Taking counsel

  • 2005-08-17
  • By Ieva Judinska [ LOZE, GRUNTE & CERS ]
At a time when competition is growing in the marketplace, a brand or a trademark plays an ever-increasing role in a successful business. However, it often becomes the subject of disputes and unfair competition.

Sometimes businessmen go abroad and meet partners or competitors who act in bad faith and manage to be the first to register a trademark as their own. This is followed by tedious legal fights that try to prove who the real owner of this trademark is.

At present such a dispute is taking place in Latvia 's between the Estonian clothing manufacturer a/s Baltika and its former partner, who managed to register the trademark Evermen, which belongs to the Estonian company, in its name.

In order to avoid and prevent such cases 's when somebody trips up your business in such a fashion 's one should be cautious and forward-looking when researching a new market. The first step before entering a market and starting negotiations with a potential distributor or partner is to reinforce one's rights to the trademark by registering this trademark in the respective country. By planning the business development in this way the risk will be minimized.

Sometimes trademarks are registered with the intention of gaining advantages against the competition by using the other company's reputation or making capital at the expense of another company by selling its own trademark to it.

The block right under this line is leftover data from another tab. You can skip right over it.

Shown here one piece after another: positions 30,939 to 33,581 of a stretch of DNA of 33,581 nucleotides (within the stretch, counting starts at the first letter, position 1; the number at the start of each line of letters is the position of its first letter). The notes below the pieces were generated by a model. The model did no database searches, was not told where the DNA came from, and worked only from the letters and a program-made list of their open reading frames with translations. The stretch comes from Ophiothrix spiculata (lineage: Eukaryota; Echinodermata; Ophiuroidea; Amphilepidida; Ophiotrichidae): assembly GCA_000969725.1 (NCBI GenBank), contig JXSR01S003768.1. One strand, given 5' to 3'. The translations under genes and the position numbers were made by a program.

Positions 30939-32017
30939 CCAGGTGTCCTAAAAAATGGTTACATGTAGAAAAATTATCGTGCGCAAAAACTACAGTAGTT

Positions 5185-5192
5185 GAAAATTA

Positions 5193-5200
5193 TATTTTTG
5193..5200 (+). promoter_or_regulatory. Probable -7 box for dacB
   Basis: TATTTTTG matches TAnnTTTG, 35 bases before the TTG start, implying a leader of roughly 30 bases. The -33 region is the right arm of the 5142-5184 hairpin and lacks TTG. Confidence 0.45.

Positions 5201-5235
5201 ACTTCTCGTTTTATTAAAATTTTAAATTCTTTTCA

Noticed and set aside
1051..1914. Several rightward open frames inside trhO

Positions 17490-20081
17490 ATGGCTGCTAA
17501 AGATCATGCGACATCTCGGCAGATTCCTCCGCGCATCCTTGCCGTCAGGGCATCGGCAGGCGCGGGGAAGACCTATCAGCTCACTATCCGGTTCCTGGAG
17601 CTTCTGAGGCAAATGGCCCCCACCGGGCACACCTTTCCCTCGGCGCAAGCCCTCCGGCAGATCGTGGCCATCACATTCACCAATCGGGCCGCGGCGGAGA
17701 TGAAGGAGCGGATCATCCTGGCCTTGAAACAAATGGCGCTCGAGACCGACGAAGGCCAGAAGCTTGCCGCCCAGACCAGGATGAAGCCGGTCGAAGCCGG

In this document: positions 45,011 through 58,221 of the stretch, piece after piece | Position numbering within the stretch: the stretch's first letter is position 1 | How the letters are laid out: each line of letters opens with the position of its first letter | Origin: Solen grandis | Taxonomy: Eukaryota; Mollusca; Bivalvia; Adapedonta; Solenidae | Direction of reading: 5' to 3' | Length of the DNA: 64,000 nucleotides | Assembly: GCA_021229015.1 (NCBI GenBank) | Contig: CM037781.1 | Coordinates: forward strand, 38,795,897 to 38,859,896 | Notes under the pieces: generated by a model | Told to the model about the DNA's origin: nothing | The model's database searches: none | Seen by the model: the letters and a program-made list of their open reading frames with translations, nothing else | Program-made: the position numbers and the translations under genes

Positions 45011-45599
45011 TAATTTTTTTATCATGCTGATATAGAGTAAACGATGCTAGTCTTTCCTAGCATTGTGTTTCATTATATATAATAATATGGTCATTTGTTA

For example, a company that is successful in Lithuania and Estonia will sooner or later want to enter the Latvian market. Its competitor, however, may register this trademark in Latvia as its own in order to block entrance to the market. Even if the company does not use this trademark, the right to "retain" it without utilization is valid for five years after the registration. The entrepreneur who created this trademark and invested money in it, by contrast, is not able to use it in Latvia.

Of course, if a trademark widely known in Latvia 's for example, if Adidas were registered in this way 's it would be easy to identify the dishonest intentions of the applicant. If the trademark is well-known in Latvia, it is not difficult to prove who its real owner is. However, if the trademark is not well-known at the moment of registration and is used only locally, it is difficult or even impossible to prove the apparently dishonest intent when the application is filed.

So the first professional recommendation to any company that has far-reaching plans regarding business development in the European Union 's before investing money in production, marketing and logistics, carefully examine the market where you plan to start operation and register the rights to your trademarks in this market.

Trademark registration may take a relatively long time, and in each country there may be different details that prohibit the use of your trademark 's for example, a trademark that is identical or very similar to yours and that already exists in a country. Also, an improper meaning of the words in the language may be a sufficient reason to refuse the trademark registration.

If a company intends to extend its operation in more than three European Union member states, it is recommended to use the advantages provided by the community trademark registration, since a community trademark is effective in all the EU member states and does not require filing separate registration applications in each country individually. Such trademark registration is performed by the Office for Harmonization in the Internal Market (Trademarks and Designs), which is situated in Alicante, Spain. Registration of a one literal (word) community trademark in one class (for example, registration of the trademark Laima) costs about 2,000 euros. The fee is larger if the trademark is registered for several classes of goods and if it is not just a word mark but also includes graphics, picture, etc.